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[frawst, frost] /frɔst, frɒst/
Robert (Lee) 1874–1963, U.S. poet. Unabridged
Based on the Random House Dictionary, © Random House, Inc. 2017.
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Examples from the Web for robert frost
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Historical Examples
  • There are others, however, who may not be imitators of robert frost, but who seem as if they were.

    Confessions of a Book-Lover Maurice Francis Egan
British Dictionary definitions for robert frost


a white deposit of ice particles, esp one formed on objects out of doors at night See also hoarfrost
an atmospheric temperature of below freezing point, characterized by the production of this deposit
degrees below freezing point: eight degrees of frost indicates a temperature of either –8°C or 24°F
(informal) something given a cold reception; failure
(informal) coolness of manner
the act of freezing
to cover or be covered with frost
(transitive) to give a frostlike appearance to (glass, etc), as by means of a fine-grained surface
(transitive) (mainly US & Canadian) to decorate (cakes, etc) with icing or frosting
(transitive) to kill or damage (crops, etc) with frost
Derived Forms
frostlike, adjective
Word Origin
Old English frost; related to Old Norse, Old Saxon, Old High German frost; see freeze


Sir David (Paradine). born 1939, British television presenter and executive, noted esp for political interviews
Robert (Lee). 1874–1963, US poet, noted for his lyrical verse on country life in New England. His books include A Boy's Will (1913), North of Boston (1914), and New Hampshire (1923)
Collins English Dictionary - Complete & Unabridged 2012 Digital Edition
© William Collins Sons & Co. Ltd. 1979, 1986 © HarperCollins
Publishers 1998, 2000, 2003, 2005, 2006, 2007, 2009, 2012
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Word Origin and History for robert frost



Old English forst, frost "a freezing, becoming frozen, extreme cold," from Proto-Germanic *frusta- (cf. Old Saxon, Old Frisian, Old High German frost, Middle Dutch and Dutch vorst), related to freosan "to freeze," from PIE *preus- "to freeze; burn" (see freeze (v.)). Both forms of the word were common in English till late 15c.; the triumph of frost may be due to its similarity to the forms in other Germanic languages.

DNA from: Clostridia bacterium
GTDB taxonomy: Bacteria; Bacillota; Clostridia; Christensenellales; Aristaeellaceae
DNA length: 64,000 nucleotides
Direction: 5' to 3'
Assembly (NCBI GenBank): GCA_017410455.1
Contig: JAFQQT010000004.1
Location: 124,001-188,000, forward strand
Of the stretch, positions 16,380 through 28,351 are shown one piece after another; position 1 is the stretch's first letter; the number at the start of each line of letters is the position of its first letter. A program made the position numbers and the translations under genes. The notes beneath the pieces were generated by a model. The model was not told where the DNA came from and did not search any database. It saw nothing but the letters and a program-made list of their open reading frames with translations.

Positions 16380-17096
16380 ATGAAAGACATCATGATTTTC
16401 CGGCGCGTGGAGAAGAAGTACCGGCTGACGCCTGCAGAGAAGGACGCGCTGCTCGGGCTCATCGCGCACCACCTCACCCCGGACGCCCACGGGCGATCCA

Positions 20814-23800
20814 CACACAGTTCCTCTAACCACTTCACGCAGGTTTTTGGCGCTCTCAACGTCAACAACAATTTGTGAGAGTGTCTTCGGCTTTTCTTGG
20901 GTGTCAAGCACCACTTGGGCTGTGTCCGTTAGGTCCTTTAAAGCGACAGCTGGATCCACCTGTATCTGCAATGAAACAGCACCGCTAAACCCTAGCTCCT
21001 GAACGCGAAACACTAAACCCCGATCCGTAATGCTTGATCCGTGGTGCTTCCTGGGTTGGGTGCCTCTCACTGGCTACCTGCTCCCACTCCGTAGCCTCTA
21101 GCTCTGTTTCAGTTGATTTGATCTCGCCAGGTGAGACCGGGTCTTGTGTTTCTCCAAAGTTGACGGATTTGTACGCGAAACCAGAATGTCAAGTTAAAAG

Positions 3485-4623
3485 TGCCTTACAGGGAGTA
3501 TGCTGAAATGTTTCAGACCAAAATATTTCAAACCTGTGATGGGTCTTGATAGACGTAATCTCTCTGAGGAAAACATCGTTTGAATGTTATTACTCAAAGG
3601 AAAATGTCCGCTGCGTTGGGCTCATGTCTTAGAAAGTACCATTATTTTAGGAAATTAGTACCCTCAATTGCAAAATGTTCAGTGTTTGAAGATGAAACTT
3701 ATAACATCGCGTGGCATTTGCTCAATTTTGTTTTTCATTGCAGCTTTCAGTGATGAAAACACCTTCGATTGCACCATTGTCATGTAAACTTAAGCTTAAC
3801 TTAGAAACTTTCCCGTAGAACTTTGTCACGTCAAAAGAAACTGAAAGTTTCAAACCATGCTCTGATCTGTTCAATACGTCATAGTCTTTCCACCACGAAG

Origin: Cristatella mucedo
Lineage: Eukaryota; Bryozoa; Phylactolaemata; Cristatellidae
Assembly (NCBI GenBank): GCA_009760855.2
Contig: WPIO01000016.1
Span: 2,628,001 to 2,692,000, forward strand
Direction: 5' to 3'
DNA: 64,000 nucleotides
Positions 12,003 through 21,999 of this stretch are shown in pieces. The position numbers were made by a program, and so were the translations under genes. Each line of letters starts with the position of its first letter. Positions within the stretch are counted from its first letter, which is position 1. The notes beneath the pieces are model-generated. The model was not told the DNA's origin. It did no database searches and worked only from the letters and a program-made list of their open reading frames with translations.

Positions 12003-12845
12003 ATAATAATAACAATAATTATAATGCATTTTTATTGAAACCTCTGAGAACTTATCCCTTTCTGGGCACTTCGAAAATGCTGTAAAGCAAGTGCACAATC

1630s, from frost (n.). Related: Frosted; frosting.

Online Etymology Dictionary, © 2010 Douglas Harper
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robert frost in Medicine

frost (frôst)
A deposit of minute ice crystals formed when water vapor condenses at a temperature below freezing.

The American Heritage® Stedman's Medical Dictionary
Copyright © 2002, 2001, 1995 by Houghton Mifflin Company. Published by Houghton Mifflin Company.
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robert frost in Science
A deposit of tiny, white ice crystals on a surface. Frost forms through sublimation, when water vapor in the air condenses at a temperature below freezing. It gets its white color from tiny air bubbles trapped in the ice crystals. See more at dew point.
The American Heritage® Science Dictionary
Copyright © 2002. Published by Houghton Mifflin. All rights reserved.
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Slang definitions & phrases for robert frost



  1. A total failure; something not well received: My idea was a dismal frost (1885+)
  2. Social hauteur; chill; cold shoulder: He smiled at her and got frost (1635+)


  1. : For nifty Mame has frosted me complete (1896+)
  2. To anger; irritate: That tone of voice really frosts me (1940s+)
The Dictionary of American Slang, Fourth Edition by Barbara Ann Kipfer, PhD. and Robert L. Chapman, Ph.D.
Copyright (C) 2007 by HarperCollins Publishers.
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robert frost in the Bible

(Heb. kerah, from its smoothness) Job 37:10 (R.V., "ice"); Gen. 31:40; Jer. 36:30; rendered "ice" in Job 6:16, 38:29; and "crystal" in Ezek. 1:22. "At the present day frost is entirely unknown in the lower portions of the valley of the Jordan, but slight frosts are sometimes felt on the sea-coast and near Lebanon." Throughout Western Asia cold frosty nights are frequently succeeded by warm days. "Hoar frost" (Heb. kephor, so called from its covering the ground) is mentioned in Ex. 16:14; Job 38:29; Ps. 147:16. In Ps. 78:47 the word rendered "frost" (R.V. marg., "great hail-stones"), _hanamal_, occurs only there. It is rendered by Gesenius, the Hebrew lexicographer, "ant," and so also by others, but the usual interpretation derived from the ancient versions may be maintained.

Easton's 1897 Bible Dictionary
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